Bluegrass Truth


By Lachlan & Hamish Davidson

The acoustic music revival across Australia is showing solid growth and it is dissolving the boundaries between Bluegrass, Americana, Alternative-Country and Traditional Country. It is becoming increasingly common to walk into a bar on Sydney Road (Melbourne) or in places like Fitzroy (Melb), Collingwood (Melb), Annandale (Syd) or Newtown (Syd) on any night of the week and see a banjo, fiddle or mandolin on stage. You can’t help but smile and wonder about each musician’s story of their genesis, how they came to discover the essence of bluegrass music. We recall our early days when our Nan and Pop would let us hunt through their record collection just to see who the fiddle players were on each album and go from there.

This year marks the 70th anniversary of the year Bill Monroe & his Blue Grass Boys took the stage in Nashville Tennessee’s Ryman Auditorium and presented the definitive bluegrass sound to the world for the first time across the airwaves. That ‘bluegrass sound’ has continued on relatively unchanged to this day.

In the past few weeks we have said farewell to two more first generation bluegrass musicians. Tut

Taylor, known as the flat picking Dobro player famous for his recordings with John Hartford. Also, Tex Logan, fiddle player from New Jersey and electrical engineer in the early stages of digital music. Tex was a “bluegrass boy” and can be heard on definitive Bill Monroe recordings such as ‘Christmas Time’s a Coming’. He also played for Don Stover, The Lilly Brothers and Peter Rowan.

It is widely known that Australia holds a handful of the best acoustic instrument makers in the world, especially so when it comes bluegrass instruments. Therefore it is no surprise that fellow Australian Paul Duff (from the WA based band, Bluegrass Parkway), who builds some of the world’s finest mandolins, will be a guest speaker at the 2015 Monroe Mandolin Camp held in Tennessee this September. He will be discussing with great expertise ‘The Art of Mandolin Construction.’ The camp is great event for those wanting to dig deep into the roots of solid solo mandolin picking, with the emphasis around Monroe’s intimidating right hand technique, the tutors being some of the best traditional mandolin pickers around. A frequent visitor to our shores, Mike Compton is sure to be there – in his overalls – showing those who attend exactly how it’s done.

The 3rd annual MountainGrass Festival is to be held November 22-24 in Harrietville, Victoria. They have announced two international headline acts: Bluegrass songbird and powerhouse fiddle player Laurie Lewis will be there with The Right Hands, featuring Tom Rozum, Patrick Sauber and Andrew Conklin. Hailing from the West coast of the United States, Laurie is a Grammy award winner and two time IBMA Female Vocalist of the Year. Known for a superb blend of folk, country and bluegrass, this will be Laurie’s first visit to Australia. Also appearing at MountainGrass are fellow Southerners (USA), the Orpheus Supertones. These guys are a traditional Old Timey group featuring twin fiddles, clawhammer banjo, and the works. Accommodation is booking up fast, so visit for accom details, tickets and general updates.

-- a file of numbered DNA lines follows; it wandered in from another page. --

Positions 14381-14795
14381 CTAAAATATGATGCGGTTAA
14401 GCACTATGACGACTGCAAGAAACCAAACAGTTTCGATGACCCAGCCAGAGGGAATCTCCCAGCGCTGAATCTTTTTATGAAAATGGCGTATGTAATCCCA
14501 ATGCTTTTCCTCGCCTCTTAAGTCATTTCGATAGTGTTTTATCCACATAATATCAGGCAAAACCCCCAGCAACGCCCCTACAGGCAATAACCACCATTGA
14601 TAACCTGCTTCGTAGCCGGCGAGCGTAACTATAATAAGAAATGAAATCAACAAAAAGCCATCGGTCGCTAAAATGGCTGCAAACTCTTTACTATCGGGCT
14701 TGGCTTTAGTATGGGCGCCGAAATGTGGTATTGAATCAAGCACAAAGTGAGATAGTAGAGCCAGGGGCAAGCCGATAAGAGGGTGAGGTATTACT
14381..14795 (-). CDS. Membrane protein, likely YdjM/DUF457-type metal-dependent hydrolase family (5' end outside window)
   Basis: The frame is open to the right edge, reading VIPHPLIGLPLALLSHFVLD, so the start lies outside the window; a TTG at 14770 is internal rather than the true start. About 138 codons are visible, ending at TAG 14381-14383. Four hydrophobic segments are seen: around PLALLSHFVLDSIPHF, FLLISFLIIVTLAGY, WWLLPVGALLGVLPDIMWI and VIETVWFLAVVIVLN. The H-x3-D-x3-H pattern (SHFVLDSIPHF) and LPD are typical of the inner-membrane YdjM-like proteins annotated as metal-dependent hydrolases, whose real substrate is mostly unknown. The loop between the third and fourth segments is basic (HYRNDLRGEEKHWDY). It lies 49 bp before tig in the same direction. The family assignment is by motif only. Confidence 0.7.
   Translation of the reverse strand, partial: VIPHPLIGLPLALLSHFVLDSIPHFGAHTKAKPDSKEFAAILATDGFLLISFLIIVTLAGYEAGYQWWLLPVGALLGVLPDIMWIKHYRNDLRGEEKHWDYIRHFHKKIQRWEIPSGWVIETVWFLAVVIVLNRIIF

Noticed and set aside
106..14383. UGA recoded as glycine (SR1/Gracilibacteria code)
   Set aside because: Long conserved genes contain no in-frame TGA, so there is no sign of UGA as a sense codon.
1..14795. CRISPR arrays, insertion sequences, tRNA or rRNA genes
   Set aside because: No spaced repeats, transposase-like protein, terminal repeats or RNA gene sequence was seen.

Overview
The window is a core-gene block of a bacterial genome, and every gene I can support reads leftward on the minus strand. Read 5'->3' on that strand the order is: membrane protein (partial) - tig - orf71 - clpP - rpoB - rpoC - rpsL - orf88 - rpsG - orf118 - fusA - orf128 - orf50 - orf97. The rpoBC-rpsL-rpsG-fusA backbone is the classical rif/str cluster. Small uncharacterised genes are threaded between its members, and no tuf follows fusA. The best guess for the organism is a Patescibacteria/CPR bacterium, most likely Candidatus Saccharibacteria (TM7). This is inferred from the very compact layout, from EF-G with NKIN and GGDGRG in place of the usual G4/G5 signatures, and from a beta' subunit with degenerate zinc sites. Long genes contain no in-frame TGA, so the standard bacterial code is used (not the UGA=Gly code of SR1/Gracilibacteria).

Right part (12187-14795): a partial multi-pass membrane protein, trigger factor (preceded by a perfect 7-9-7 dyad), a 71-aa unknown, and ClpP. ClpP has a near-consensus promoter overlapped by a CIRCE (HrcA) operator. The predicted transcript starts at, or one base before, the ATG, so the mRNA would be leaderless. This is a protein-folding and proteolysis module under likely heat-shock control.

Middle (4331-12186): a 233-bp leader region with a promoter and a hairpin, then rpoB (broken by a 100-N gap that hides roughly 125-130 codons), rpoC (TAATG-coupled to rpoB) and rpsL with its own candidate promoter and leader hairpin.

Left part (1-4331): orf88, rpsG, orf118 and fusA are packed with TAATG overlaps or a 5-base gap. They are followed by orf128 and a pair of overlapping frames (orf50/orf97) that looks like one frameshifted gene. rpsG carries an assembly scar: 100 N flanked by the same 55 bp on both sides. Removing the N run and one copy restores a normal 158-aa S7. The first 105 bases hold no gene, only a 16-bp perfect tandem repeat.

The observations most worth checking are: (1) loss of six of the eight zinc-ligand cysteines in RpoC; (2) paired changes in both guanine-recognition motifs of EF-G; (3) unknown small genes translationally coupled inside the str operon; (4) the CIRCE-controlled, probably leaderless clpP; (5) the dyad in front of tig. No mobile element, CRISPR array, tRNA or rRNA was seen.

Another recent home-grown success story is of Syndey based duo Hunter and Suzy Owens. They entered the songwriting contest at the major bluegrass event in North Carolina, Merlefest (the festival begun as a memorial for legendary flat picker Doc Watson’s son). After being named a finalist in the songwriting contest, the couple travelled across to perform their song and managed to make us all proud by winning the ‘country division.’

The Dorrigo Folk & Bluegrass Festival has announced a stellar line up for their 2015 festival. The event is to be held October 23-25 in mid North NSW. Local acts include the Davidson Brothers, Astro Cobalt, The Kissin’ Cousins, River Mountain Riot and the Stetson Family. Confirmed international acts include Chessboxer, the Andrew Collins Trio, and Chris Henry and the Hard Core Grass. Bridget, the mother of the Sommers Family has drawn together innumerable musicians and spent fourteen years building this great event. Well worth getting along.

The Bluegrass Grammy award this year was awarded to the Earls of Leicester. As tribute band to the songs and style of Flatt & Scruggs featuring Jerry Douglas, Johnny Warren (whose father Paul Warren  played fiddle for the Foggy Mountain Boys), Barry Bales, Shawn Camp (an A-List Nashville songwriter) and Charlie Cushman.

Outstanding bluegrass entertainers, Daily & Vincent have recently released their very first live album and DVD concert. Jamie Dailey has one of the purest, most compelling tenor voices to grace the bluegrass world in recent years.

Pete Denahy, our co-columnist here in Country Update never fails to entertain an audience. He’s refined a fine Australian Bluegrass vocal style to compliment his fiddle, guitar, mandolin and banjo playing. He can be seen on the road this year touring nationally as special guest with Troy Cassar-Daley on Troy’s Freedom Ride tour.